For the average consumer, purchasing a new smartphone might seem like the most complicated purchase they can make—maybe aside from a house or a car.
However, the complicated phone-buying process overshadows an equally mysterious process—trading in a used device.
What exactly happens to a used device once a consumer decides it’s time for an upgrade? The journey varies depending on the channel—retail, online, or B2B—but getting the most out of a trade-in program means understanding each step of the process.
The Retail Perspective of Smartphone Trade-ins
In this journey, the trade-in process is initiated by customers walking into a carrier location or authorized retailer, often in the hopes of purchasing a new device.
There are 3 stages of the smartphone journey that occur within the retail location:
- Initial Device Assessment: The sales rep takes the device from the customer and brings it to the HYLA point of sale trade-in platform. The software asks a series of simple yes/no questions meant to assess the physical condition of the device—does the device power on? does the device charge? Is there any noticeable damage?
- Value Transfer to Customer: After answering the assessment questions, the HYLA platform returns a value for the device. If the customer wants to proceed, it’s time to transfer the trade-in value. In the past, you might give the customer a pre-paid gift card, but now everything is electronic. Customers can automatically apply the trade-in value to the new device bill—or you can push high-margin accessories like cases and Bluetooth speakers.
- Moving the Used Smartphone Down the Line: The customer signs the contract for his or her new device and leaves the store with the understanding that their used device has been wiped clean of all data. The sales rep locks the used smartphone up in the back of the store until it’s sent along to the HYLA processing facility in the weekly delivery.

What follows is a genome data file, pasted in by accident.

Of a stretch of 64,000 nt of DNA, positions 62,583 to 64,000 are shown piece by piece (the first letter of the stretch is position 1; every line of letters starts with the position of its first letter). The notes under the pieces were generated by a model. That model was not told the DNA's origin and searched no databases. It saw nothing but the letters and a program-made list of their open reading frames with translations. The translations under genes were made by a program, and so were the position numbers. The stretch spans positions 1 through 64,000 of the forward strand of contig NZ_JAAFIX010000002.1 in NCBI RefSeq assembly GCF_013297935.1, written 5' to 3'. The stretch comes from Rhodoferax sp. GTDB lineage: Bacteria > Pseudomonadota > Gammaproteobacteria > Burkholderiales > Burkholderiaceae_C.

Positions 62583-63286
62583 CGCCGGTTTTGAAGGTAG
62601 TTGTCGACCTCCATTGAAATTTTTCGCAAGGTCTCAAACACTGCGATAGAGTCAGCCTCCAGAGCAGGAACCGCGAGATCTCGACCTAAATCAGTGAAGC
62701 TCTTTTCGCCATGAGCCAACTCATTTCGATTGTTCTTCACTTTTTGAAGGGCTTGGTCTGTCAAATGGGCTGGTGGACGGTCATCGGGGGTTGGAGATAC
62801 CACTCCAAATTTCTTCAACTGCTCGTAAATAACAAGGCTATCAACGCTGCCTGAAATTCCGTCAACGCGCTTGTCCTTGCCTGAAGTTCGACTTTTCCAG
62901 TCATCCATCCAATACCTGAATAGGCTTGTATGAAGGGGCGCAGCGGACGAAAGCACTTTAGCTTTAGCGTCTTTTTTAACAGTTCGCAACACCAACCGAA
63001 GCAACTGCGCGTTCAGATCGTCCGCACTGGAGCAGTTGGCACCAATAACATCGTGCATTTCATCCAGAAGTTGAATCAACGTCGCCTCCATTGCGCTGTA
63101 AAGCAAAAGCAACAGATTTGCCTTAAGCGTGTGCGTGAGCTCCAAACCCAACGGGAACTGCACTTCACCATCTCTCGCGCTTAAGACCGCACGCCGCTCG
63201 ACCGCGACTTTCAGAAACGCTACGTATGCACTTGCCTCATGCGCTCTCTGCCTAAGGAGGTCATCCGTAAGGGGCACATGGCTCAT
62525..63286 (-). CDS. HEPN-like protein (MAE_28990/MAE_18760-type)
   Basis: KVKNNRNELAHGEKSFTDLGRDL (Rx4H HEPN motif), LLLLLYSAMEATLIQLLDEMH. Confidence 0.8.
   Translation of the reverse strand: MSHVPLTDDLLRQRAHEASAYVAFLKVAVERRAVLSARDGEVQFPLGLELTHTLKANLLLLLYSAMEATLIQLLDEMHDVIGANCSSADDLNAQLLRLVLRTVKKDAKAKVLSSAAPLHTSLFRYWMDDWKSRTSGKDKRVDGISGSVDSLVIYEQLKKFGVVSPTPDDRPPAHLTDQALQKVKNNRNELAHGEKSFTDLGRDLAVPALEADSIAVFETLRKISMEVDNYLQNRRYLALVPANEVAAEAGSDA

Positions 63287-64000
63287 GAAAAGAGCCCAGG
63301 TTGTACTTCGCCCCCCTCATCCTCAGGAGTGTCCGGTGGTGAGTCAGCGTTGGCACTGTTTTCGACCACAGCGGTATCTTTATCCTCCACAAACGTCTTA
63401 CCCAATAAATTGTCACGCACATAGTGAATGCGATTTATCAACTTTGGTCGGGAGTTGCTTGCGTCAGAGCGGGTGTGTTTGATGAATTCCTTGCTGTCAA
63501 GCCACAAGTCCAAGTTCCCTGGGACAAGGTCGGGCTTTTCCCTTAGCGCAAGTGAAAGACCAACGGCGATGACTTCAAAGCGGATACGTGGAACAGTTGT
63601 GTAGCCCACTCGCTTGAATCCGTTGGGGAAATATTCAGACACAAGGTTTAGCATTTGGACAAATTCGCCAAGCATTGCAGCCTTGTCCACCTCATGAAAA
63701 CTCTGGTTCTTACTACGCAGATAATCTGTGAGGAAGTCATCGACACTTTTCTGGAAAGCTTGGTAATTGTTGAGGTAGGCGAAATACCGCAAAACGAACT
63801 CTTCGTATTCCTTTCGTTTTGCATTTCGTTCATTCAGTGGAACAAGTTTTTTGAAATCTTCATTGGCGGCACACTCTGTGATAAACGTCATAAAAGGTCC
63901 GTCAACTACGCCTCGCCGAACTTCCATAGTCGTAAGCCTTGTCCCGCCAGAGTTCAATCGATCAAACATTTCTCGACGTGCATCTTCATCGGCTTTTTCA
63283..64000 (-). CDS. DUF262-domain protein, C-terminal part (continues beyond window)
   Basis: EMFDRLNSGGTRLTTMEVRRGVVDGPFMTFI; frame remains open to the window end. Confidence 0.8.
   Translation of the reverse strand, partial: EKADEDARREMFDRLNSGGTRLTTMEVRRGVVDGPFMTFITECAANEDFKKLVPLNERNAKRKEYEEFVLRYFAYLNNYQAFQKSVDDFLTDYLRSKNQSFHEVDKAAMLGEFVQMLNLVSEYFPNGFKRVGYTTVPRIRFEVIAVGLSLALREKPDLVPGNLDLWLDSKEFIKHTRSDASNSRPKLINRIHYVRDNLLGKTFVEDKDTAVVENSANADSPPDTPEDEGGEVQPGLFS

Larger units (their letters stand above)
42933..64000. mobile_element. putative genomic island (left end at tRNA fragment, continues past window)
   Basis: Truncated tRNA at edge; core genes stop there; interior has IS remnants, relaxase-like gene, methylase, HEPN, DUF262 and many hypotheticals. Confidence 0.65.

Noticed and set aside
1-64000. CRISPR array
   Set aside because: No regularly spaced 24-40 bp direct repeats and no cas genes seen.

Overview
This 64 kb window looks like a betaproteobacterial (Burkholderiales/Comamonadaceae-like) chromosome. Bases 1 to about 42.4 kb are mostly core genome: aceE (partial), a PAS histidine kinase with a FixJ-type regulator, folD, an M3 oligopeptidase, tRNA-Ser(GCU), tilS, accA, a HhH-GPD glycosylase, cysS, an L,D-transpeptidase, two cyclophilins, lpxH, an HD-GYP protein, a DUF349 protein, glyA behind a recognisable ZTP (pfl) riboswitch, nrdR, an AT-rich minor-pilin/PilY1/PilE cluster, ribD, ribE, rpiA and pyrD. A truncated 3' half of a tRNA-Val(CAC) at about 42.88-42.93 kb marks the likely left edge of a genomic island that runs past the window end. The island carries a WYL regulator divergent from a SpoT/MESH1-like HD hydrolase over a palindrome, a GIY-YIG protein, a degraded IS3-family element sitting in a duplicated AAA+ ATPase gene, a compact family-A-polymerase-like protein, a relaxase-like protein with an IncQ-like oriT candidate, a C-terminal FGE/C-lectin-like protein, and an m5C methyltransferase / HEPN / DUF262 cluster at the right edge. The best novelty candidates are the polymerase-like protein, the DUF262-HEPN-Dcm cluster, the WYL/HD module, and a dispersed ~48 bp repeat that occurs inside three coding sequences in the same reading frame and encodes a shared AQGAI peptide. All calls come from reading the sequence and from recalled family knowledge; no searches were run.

When the used smartphone makes it to the processing facility, the post-inspection process starts. While the sales rep determined the trade-in process at the point of sale, we run a second assessment to determine if there are any value adjustments. For example, our automated post-inspection process might find that the $100 trade-in value for a used device should have actually been $50.
Carriers are often able to make up this margin in the secondary market, but this is an important economic point of the used smartphone journey. Whether there are adjustments or not, the journey continues when the proper value is established.
At this point, there are two paths for the used smartphone—further processing or repair:
- Device Is Good to Go: If the device is in working condition, it goes through processing to clear data a second time. The phone is then put away and ready to be sold. Used smartphones are typically worth about 50% more than their trade-in values—so our wholesale buyers pay us for those devices, we ship them, and we pass the margin to carrier partners.
- Phone Needs Repairs: In the processing facility, we can take care of some basic repairs—really anything that doesn’t require opening the phone. If more must be done, we ship the used smartphone to our repair vendors and they take care of issues like corrupt software or faulty internal components. When the used smartphone is back in working condition, the vendor ships the device back to our facility and then it follows the normal process until final sale.
From here, the used smartphone can be distributed however the wholesale buyer sees fit. There are other nuances to the smartphone journey that we’ll cover soon, but first we have to go back and see how the process differs for channels other than retail.